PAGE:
Bowel cancer, which refers to cancerous tumors that have developed in the colon and rectum, is one of the most common forms of cancer diagnosed amongst thousands every year.
This type of cancer can cause numerous symptoms to develop, and the cancer has the potential to spread to other parts of the body.
For many years, medical scientists have known that certain gut bacteria play a part in tumors that are found in the gastrointestinal tract or, more specifically, the colon and the rectum, but a recent study has provided a breakthrough in the understanding between gut bacteria and bowel cancer.
This new study found that a certain species of bacteria might cause the progression of bowel cancer to be more severe, leading to the faster growth and spreading of cancerous cells in these particular areas of the body.
In this post, we are going to take a quick look at this study, as well as discuss the symptoms to look out for when bowel cancer may be developing. We will also take a quick look at the prevalence of this particular cancer.
Study Links Bacteria Species To Bowel Cancer
A study published on the PLOS Pathogens journal on the 13th of July 2017 looked at how exactly a particular bacteria species affects bowel cancer.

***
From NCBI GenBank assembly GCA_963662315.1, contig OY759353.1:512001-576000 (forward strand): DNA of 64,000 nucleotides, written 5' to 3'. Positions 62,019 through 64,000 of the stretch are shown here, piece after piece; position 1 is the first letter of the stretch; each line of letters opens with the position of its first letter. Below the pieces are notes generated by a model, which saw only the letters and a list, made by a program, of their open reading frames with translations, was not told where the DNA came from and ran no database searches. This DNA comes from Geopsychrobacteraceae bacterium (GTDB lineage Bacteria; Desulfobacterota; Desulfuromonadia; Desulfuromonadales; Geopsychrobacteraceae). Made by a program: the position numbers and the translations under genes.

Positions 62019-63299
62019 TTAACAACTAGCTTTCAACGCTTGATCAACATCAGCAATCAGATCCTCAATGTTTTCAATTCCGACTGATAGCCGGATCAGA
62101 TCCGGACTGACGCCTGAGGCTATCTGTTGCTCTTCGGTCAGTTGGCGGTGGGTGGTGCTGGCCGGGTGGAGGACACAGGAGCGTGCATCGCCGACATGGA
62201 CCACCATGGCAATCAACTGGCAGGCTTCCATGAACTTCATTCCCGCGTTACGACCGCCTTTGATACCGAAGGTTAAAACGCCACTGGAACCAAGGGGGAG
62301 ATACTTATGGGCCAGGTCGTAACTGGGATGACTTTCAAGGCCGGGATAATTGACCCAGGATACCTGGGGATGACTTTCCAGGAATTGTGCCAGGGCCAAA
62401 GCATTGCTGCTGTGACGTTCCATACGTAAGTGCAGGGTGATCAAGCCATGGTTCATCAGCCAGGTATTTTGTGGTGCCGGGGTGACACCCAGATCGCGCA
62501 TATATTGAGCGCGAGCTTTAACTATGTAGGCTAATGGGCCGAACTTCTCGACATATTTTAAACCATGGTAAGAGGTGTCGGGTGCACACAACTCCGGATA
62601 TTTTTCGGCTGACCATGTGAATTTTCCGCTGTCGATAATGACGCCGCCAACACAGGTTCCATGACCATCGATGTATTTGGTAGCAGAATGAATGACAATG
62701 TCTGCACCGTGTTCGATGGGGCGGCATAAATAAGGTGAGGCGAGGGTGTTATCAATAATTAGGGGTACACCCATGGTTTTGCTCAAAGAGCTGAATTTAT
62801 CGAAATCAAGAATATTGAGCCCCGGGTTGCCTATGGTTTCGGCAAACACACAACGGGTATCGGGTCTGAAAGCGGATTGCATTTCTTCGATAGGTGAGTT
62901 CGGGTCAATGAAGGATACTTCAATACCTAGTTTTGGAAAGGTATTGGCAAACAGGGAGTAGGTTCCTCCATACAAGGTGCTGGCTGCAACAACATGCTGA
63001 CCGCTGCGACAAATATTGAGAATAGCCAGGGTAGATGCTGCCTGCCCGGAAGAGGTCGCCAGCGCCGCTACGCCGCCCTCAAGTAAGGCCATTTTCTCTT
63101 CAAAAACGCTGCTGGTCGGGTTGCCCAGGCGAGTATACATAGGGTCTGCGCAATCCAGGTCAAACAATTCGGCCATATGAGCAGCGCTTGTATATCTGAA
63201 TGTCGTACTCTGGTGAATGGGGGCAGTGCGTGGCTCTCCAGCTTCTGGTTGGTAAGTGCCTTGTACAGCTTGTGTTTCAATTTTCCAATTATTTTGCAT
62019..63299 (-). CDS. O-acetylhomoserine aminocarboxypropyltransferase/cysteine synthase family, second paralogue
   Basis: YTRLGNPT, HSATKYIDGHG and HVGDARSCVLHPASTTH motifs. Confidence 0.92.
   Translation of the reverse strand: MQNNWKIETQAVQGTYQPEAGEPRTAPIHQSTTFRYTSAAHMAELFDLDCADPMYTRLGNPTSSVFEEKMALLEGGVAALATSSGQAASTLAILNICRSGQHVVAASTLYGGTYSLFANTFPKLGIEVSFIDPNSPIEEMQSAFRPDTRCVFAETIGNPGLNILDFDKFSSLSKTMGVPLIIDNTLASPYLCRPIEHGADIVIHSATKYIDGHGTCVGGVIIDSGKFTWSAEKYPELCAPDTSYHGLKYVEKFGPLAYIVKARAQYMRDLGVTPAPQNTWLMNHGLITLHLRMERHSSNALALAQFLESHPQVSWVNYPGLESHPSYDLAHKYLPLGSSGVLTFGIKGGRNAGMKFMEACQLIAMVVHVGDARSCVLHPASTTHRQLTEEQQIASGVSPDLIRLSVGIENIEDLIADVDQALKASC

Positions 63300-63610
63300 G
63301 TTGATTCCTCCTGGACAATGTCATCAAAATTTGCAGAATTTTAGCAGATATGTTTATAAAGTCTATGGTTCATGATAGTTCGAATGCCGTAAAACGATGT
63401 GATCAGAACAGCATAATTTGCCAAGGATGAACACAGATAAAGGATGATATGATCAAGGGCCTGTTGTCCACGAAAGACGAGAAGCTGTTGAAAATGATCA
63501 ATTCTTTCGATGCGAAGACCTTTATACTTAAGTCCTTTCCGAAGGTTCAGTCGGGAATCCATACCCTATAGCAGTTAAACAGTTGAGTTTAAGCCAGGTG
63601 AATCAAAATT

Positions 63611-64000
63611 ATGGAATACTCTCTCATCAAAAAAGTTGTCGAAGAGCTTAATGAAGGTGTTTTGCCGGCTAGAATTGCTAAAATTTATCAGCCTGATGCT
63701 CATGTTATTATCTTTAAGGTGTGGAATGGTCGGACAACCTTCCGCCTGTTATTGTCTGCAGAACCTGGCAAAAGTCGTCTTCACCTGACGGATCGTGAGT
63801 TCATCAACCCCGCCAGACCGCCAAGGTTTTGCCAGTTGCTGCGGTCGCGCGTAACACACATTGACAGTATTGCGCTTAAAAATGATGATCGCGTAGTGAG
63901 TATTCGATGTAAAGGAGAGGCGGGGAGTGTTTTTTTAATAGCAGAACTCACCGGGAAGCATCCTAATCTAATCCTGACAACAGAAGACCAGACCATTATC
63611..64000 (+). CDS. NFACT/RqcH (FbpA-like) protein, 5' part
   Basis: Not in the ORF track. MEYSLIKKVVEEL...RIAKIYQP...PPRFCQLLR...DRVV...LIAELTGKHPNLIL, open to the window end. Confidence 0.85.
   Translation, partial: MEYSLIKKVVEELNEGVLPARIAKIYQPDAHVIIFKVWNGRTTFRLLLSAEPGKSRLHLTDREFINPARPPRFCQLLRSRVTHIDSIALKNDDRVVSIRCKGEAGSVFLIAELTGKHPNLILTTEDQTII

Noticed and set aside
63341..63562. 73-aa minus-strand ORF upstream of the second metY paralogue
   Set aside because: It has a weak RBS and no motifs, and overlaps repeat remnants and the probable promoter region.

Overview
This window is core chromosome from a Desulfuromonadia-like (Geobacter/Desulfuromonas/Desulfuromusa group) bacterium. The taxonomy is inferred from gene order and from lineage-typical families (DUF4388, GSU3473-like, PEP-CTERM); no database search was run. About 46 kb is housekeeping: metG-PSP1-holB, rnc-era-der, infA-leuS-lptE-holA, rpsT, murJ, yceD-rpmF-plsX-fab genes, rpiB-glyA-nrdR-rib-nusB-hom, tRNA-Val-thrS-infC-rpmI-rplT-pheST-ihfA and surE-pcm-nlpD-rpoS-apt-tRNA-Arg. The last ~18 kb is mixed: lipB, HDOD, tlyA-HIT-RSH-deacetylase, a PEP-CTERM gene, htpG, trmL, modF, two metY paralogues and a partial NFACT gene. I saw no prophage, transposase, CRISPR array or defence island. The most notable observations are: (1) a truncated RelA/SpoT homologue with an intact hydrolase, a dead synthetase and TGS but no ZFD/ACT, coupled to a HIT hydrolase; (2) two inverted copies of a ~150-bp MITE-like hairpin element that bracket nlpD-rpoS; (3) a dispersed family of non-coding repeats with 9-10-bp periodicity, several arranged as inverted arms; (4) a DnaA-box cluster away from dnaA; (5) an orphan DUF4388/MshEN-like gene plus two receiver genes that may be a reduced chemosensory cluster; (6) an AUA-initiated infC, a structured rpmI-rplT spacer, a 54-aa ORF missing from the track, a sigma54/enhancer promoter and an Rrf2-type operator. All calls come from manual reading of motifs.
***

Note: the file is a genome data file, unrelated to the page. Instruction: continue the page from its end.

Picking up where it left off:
The species in question is the Streptococcus gallolyticus bacterium species and medical scientists have known for a long time now that these bacteria species are most often found amongst patients diagnosed with bowel cancer, but studies have not yet looked at how this bacteria and bowel cancer is connected.
This new study wanted to provide more accurate details about this particular connection; thus they have tested the effects of the Streptococcus gallolyticus bacteria species on the growth of bowel tumors in laboratory mice, as well as on cancerous cells extracted from human specimens.
In addition to examining the effects of this particular bacteria species on bowel cancer, the scientists also tested other bacteria species, as well as a saline solution, in other specimens for comparison.
After the study period was completed, the scientists found that there is a definite link, as previously thought, between the growth of bowel cancer cells and the Streptococcus gallolyticus bacteria species.
They have not, however, found a link between the development of cancerous tumors in the bowel and this species, but further research will still be conducted to provide more details on whether a link between the development of cancerous cells and this species is also possible.
For now, however, they have proven that the bacteria species causes the growth rate of cancerous cells in the bowel to accelerate considerably, especially when compared to the results they obtained while using other bacteria species or a saline solution.
Even when these bacteria species were added to cancerous cells extracted from human specimens, a significant accelerated growth rate was observed.
It is not yet known exactly how people obtain these bacteria species, as up to 8% of healthy individuals do possess Streptococcus gallolyticus in their gastrointestinal tract, but there do seem to be a connection between high red meat consumption and the presence of this particular bacteria species.